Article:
Study focuses on personalizing tuberculosis treatment to improve patient outcomes

Providing the most effective treatment to patients with multi-drug resistant tuberculosis (MDR-TB) – that’s the goal of a recently launched research project.

As the leading cause of death from a single infectious agent, TB kills more people than HIV and AIDS, according to the World Health Organization.

Currently, a number of patients with drug-resistant TB initially receive inappropriate treatment for the particular strain of TB they have, because of the use of highly regulated standardized treatment, and the complexity of TB diagnostics which delays the identification of strains that require other treatments.

“For patients with drug-resistant TB who receive fewer active drugs than required, this means their disease can progress and can make the ongoing management of their disease much more complex,” said Assoc. Prof. Frank van Leth, the project’s principal investigator from AIGHD.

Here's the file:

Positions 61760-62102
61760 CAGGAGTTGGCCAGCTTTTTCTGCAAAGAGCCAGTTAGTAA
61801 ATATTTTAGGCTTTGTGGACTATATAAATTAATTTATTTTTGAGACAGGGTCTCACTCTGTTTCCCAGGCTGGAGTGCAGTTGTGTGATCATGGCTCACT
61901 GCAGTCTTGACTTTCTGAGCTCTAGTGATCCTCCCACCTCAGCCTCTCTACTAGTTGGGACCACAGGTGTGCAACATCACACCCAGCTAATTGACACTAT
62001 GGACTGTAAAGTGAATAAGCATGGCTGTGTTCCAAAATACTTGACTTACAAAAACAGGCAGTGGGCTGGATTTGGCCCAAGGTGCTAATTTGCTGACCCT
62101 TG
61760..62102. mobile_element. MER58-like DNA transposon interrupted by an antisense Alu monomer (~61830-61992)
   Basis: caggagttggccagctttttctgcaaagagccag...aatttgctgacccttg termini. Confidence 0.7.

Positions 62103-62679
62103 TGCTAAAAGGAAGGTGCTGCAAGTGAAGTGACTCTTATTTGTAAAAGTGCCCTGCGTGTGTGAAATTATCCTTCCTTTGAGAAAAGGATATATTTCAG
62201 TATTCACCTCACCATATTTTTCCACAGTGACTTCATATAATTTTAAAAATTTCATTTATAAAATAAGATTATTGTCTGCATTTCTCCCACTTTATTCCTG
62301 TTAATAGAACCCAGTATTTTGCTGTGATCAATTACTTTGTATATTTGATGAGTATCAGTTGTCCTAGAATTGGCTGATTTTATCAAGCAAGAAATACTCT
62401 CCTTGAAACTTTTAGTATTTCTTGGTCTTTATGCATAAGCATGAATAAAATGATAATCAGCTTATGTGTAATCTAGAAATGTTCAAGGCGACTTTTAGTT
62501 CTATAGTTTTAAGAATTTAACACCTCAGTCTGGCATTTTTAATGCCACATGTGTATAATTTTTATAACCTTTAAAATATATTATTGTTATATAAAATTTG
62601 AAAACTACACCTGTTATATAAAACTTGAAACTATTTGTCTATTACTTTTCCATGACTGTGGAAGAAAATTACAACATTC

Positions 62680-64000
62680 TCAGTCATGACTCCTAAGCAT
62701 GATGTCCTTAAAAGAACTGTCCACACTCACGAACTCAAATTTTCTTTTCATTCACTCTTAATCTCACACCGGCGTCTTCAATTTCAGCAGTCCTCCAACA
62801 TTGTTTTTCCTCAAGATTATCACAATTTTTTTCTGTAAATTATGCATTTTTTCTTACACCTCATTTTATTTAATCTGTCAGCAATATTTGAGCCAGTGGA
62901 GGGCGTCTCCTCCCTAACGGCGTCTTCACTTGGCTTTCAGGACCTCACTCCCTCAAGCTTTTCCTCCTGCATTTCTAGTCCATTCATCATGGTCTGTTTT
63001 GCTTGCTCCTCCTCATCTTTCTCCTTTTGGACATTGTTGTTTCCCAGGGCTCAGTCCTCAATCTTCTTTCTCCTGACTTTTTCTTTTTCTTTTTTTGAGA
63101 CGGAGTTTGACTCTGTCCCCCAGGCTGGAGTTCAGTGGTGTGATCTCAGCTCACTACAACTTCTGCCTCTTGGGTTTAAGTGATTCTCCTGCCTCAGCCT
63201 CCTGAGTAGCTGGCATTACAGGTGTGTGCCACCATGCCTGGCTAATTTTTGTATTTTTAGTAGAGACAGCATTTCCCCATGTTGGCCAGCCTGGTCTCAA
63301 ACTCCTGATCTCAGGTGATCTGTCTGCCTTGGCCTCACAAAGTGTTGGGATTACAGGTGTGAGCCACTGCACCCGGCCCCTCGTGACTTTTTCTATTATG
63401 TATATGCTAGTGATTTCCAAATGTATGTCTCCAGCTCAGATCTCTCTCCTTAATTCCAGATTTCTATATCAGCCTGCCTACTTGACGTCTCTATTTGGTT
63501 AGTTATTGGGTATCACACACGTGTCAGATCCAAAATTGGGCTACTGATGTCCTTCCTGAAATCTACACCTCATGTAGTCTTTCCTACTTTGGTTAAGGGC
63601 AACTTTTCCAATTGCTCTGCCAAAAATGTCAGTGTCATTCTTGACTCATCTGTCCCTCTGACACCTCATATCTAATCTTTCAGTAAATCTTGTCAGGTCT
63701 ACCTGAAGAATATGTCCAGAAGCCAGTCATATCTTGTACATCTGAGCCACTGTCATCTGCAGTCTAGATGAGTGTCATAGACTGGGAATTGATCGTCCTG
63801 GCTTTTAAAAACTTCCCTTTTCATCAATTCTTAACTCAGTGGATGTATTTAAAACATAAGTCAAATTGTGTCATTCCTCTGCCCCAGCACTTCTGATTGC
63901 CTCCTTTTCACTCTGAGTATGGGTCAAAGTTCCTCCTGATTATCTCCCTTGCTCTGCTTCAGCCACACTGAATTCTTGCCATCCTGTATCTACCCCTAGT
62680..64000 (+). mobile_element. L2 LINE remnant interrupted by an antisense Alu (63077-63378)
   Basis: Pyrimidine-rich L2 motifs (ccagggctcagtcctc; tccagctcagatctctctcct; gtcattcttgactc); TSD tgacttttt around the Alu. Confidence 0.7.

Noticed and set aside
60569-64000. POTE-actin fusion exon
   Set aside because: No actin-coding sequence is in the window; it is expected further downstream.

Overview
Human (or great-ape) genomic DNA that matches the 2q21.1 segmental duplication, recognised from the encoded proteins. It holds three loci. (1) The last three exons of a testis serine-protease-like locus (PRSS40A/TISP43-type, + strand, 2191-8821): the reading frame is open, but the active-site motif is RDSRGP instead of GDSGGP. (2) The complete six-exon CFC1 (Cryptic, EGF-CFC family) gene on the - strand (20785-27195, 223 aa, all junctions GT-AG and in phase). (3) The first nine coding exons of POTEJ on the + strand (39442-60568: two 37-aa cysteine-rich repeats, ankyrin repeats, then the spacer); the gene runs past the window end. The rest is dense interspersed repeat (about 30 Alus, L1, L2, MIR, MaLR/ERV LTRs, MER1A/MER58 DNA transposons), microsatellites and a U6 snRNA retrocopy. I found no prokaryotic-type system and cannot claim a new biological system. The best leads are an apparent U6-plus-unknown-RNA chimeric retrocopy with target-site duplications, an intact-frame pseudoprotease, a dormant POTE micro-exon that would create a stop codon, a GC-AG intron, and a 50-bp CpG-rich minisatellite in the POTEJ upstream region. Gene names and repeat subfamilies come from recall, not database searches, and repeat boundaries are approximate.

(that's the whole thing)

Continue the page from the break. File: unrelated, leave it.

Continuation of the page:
A cohort of patients with drug-resistant TB will be studied from two high MDR-TB settings: Moldova and Belarus. Some of these patients will start with inadequate treatment because the drug-resistant strain is not identified at the time of the diagnosis. Researchers will compare the evolution of infecting bacteria between patients who start with adequate or inadequate treatment. A third group of patients from the Netherlands will receive fully individualized treatment.

“By evaluating the progression of the infecting bacteria of sub-optimally treated patients alongside those patients who have received the most effective treatment from the beginning, we can better understand how various antibiotics impact drug resistance as well as how drug resistance evolves in order to improve future treatment regimes,” added Frank.

The results of this study will contribute to better understand if undertreatment fosters multidrug resistant TB.